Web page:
âThe operation starts from the content,â explains Cetina. They always need ready-made examples, as the engine compares, analyzes and creates new examples. âYou can focus on items, weapons, uncontrollable characters (NPCs), final bossesâ¦ There are many types of content. In our case, we focus on the final bosses. We use them as a starting point and the engine creates new final boss candidates. To do this, choose some of the starting criteria under specific selection criteria and cross or mutate them. We thus obtain variants of those we took initially. How do you know if these variations are good or bad? With a criterion which marks them â, adds the award-winning member of the SVIT. “To mark them, we perform a simulation between a simulated player and a newly created variant.” Once they have determined which are the valid examples (new final patterns), the copy is created and is ready to use. “The engine is able to reproduce the vision of the creatorsÂ», He concludes in his explanation.
“Our engine works like biology”
âThe idea came from having contacts with the people in charge of the development of video games at the University; specifically the people of Kraken Studios, who are perhaps a spearhead here in Spain. At the beginning, we spoke in very different languages, in particular because we came from the academic side, from classical industry; but little by little you start talking to them and you realize that we are in the same place and it would be very practical to transfer our knowledge â.
When they learned about the issues that were passed on to them, which was primarily based on having to work for about five years on all these ideas they had in mind, they realized that the solution was to speed up the process. This is how SVIT started working with them to identify what could be optimized and how they could complement it.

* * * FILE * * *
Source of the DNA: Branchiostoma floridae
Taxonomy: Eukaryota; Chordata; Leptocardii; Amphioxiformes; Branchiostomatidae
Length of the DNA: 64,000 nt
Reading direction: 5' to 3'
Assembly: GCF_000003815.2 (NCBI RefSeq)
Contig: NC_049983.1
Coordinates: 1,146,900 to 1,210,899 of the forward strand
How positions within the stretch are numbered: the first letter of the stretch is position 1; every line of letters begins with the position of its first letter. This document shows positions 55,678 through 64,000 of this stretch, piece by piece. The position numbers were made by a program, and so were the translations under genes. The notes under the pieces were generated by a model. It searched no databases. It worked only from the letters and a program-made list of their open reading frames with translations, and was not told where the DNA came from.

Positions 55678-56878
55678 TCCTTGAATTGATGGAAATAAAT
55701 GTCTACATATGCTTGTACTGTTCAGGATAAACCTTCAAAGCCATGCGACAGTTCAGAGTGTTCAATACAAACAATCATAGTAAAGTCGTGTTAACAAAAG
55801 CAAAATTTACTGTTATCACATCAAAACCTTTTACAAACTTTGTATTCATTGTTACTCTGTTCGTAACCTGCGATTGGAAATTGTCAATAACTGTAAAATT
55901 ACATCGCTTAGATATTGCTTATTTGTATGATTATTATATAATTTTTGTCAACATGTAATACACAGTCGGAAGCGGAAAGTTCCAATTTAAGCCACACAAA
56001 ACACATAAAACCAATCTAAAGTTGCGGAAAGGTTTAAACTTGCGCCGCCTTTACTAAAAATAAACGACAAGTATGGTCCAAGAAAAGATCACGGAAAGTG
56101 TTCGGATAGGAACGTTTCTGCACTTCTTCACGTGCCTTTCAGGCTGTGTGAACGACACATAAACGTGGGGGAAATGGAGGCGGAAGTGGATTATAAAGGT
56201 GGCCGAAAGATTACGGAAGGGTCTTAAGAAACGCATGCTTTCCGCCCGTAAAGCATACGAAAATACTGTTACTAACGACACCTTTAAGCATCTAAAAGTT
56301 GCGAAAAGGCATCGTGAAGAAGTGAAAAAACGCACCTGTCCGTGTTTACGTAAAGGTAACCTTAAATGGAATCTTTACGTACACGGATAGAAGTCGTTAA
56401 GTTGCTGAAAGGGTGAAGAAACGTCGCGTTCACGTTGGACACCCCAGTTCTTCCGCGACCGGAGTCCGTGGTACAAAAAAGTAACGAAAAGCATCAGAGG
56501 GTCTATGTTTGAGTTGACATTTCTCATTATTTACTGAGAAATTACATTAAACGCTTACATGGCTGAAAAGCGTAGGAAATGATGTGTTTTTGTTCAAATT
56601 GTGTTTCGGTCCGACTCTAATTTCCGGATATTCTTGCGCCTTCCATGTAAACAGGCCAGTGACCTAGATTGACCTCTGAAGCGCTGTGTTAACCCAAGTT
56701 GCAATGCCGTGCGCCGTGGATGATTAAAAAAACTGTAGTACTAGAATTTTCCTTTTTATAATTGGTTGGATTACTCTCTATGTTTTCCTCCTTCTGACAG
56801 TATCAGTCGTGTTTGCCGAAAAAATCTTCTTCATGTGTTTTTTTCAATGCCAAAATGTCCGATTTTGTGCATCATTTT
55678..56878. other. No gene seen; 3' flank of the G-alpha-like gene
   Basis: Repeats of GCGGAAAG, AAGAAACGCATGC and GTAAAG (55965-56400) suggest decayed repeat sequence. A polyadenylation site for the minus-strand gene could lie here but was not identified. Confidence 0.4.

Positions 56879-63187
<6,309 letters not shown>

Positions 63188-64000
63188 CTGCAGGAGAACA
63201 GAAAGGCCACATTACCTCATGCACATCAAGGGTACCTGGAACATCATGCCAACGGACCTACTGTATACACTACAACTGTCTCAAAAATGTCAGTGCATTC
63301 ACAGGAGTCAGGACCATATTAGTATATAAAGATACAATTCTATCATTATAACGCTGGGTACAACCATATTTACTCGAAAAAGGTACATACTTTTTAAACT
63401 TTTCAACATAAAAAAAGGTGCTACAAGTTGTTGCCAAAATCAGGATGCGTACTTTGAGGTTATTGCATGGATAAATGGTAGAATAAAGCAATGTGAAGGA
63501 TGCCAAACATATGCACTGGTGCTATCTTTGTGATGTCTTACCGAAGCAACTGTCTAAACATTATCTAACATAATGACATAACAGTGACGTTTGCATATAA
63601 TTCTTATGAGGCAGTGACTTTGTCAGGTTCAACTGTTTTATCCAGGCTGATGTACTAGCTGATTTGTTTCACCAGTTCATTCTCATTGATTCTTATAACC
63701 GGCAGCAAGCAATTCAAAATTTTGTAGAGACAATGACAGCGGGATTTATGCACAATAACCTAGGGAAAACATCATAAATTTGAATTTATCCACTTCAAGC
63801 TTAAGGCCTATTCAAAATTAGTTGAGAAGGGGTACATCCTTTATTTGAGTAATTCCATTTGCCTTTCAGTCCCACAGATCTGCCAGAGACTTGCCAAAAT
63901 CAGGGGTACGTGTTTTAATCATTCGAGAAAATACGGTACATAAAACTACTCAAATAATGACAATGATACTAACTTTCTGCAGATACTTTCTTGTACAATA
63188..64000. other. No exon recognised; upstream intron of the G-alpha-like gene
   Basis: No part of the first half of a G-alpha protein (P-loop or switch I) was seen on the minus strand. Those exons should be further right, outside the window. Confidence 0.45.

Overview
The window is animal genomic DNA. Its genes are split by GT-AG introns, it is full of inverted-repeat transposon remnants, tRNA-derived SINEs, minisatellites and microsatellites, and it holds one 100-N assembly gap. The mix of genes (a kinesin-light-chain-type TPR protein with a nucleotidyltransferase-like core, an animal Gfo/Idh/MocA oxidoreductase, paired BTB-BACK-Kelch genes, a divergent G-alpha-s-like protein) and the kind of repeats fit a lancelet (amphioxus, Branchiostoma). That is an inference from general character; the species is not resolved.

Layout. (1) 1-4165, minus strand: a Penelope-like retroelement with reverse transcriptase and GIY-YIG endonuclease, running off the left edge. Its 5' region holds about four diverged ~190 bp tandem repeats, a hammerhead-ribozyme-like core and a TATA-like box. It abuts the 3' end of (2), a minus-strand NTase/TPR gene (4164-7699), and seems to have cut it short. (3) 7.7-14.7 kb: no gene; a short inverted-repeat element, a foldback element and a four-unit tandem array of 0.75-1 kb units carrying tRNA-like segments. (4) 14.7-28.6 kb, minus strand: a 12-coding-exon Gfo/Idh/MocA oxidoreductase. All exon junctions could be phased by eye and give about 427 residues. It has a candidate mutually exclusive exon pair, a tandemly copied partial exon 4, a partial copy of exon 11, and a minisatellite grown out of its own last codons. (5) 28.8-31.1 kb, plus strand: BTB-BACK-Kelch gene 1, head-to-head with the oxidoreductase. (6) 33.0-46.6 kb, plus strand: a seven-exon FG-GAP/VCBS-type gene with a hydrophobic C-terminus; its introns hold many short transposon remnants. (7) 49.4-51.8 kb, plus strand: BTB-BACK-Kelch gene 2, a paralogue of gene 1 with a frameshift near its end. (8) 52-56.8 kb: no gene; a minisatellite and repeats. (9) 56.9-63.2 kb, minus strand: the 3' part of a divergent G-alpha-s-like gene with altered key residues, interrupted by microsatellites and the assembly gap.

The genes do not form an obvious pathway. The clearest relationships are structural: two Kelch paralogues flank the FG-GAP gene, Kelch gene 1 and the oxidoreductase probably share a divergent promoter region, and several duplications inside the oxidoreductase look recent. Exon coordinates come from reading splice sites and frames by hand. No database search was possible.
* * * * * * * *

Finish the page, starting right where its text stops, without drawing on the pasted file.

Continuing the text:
âOur engine works like biology. You have a certain content, in this case digital, that you bring to a computer and you start to go through it, to mutate, to evolve, until we do all of this evolution taking into account all the content that the developers have previously created â. Its suggestion engine does not replace, but complete. âIt’s a help,â he insists. “In the end, it’s like having one more colleague, but digitalâ.
Thanks to this type of technology, Cetina gives as an example cases such as Cyberpunk 2077, from CD Projekt, in which buildings now inaccessible in the future have all their businesses and activities, because much of the work already done can be reuse, adapt and improve without having to start from scratch.
Facebook’s approach is just one of many they’ve had in recent times. One of the examples he gives us is Tequila Works, the famous Spanish studio behind works such as Rime, The Sexy Brutale or GYLT.
The Humies awards, a bronze with a golden taste
After so many years of work in the classic industry, since SVIT, they have matured as a research team to the point of presenting themselves with guarantees and confidence for the Humies awards, awarded by ACM-SIGEVO, l one of the most prestigious international evolutionary computing associations. Humies recognize the jobs in which a computer performs better than a human being. With their third place, they only lagged behind the Google search team and Stansford University. Cetina hopes that in the near future more studios will take an interest in her suggestion engine, and little by little the video game industry will become a more sustainable place.